Werner Erhard sold out


November 25, 2002
By Rick Ross

After damaging allegations made by his own family and employees became public, est founder Werner Erhard (a.k.a. Jack Rosenberg) decided to sell off his large group awareness training kingdom.

The seminar guru, whose style of mass marathon training was often the butt of jokes and closely tied to the narcissism of the 1970s "Me Decade," announced during February of 1991 that he was calling it quits. The story was that he sold off his company "Werner Erhard and Associates" to a group of employees.

Specific details of the transaction were sketchy.

Erhard's designated spokesman at the time Bill Barnes said the sale included real estate in both California and New York and miscellaneous office equipment.

But most important was the 18-year licensing agreement, which was set to expire before the millennium. That agreement provided Erhard with very large payments annually for the privilege of using his so-called "technology" or "intellectual property." That meant the format for his weekend workshops called "The Forum."

Barnes claimed Erhard "would have neither an ownership nor a management role in the new company."

The spokesman also insisted that this deal was in the works before Erhard and his business was rocked by a wave of negative media reports. But it appeared that the bad press helped to speed up the process.

Erhard has a sordid history of bad press, complaints and litigation filed by both Forum participants and unhappy employees.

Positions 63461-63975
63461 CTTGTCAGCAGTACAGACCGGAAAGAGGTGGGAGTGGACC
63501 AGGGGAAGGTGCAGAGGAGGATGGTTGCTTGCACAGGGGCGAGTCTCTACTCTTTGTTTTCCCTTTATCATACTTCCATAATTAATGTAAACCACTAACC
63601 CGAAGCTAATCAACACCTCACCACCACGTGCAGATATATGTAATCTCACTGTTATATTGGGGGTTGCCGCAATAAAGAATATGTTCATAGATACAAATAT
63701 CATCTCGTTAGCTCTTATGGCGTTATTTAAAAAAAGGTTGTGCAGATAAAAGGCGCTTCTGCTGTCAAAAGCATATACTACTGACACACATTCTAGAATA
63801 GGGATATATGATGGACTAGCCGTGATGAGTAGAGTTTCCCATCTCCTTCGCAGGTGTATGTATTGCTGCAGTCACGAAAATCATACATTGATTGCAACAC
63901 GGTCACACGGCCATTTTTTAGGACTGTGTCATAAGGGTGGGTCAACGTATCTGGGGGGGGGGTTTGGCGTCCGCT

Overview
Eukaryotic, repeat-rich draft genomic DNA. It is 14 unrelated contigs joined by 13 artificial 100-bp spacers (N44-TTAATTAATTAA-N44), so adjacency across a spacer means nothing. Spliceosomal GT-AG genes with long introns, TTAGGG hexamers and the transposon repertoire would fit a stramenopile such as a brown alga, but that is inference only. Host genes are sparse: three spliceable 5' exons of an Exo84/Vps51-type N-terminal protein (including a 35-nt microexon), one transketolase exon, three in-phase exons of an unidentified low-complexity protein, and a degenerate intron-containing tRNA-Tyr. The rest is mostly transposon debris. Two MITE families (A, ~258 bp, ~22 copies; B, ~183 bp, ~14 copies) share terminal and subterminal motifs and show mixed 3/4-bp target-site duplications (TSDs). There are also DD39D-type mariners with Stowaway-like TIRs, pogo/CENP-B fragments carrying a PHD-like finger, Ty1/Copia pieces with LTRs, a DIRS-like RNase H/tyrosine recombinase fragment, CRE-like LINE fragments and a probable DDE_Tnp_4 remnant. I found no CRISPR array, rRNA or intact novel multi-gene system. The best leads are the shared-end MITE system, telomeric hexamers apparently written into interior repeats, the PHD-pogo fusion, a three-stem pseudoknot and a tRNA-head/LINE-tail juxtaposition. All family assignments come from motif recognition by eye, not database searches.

Est, now known by the name "Landmark Education," largely carried on that legacy.

The year before the sale the San Francisco Chronicle reported allegations from former employees who said they were forced to obey Erhard like he was "God" and there were "numerous instances of verbally and physically abusive behavior."

But despite all this Werner Erhard would eventually end up in Georgetown within the Cayman Islands with his long time girlfriend Hanukah.

Now a reclusive senior citizen, the supposedly retired guru lives comfortably off of the millions he made through his lucrative seminars.

Once Erhard heard the ecstatic almost religious refrain from his Forum devotees exclaiming how they "got it," at the conclusion of est seminars.

However, it looks like old Werner really "got it" and kept it, in the end.

Note: This article was largely based upon "Self-help guru Werner Erhard selling empire San Francisco Chronicle/February 17, 1991


Copyright © 2002 Rick Ross.

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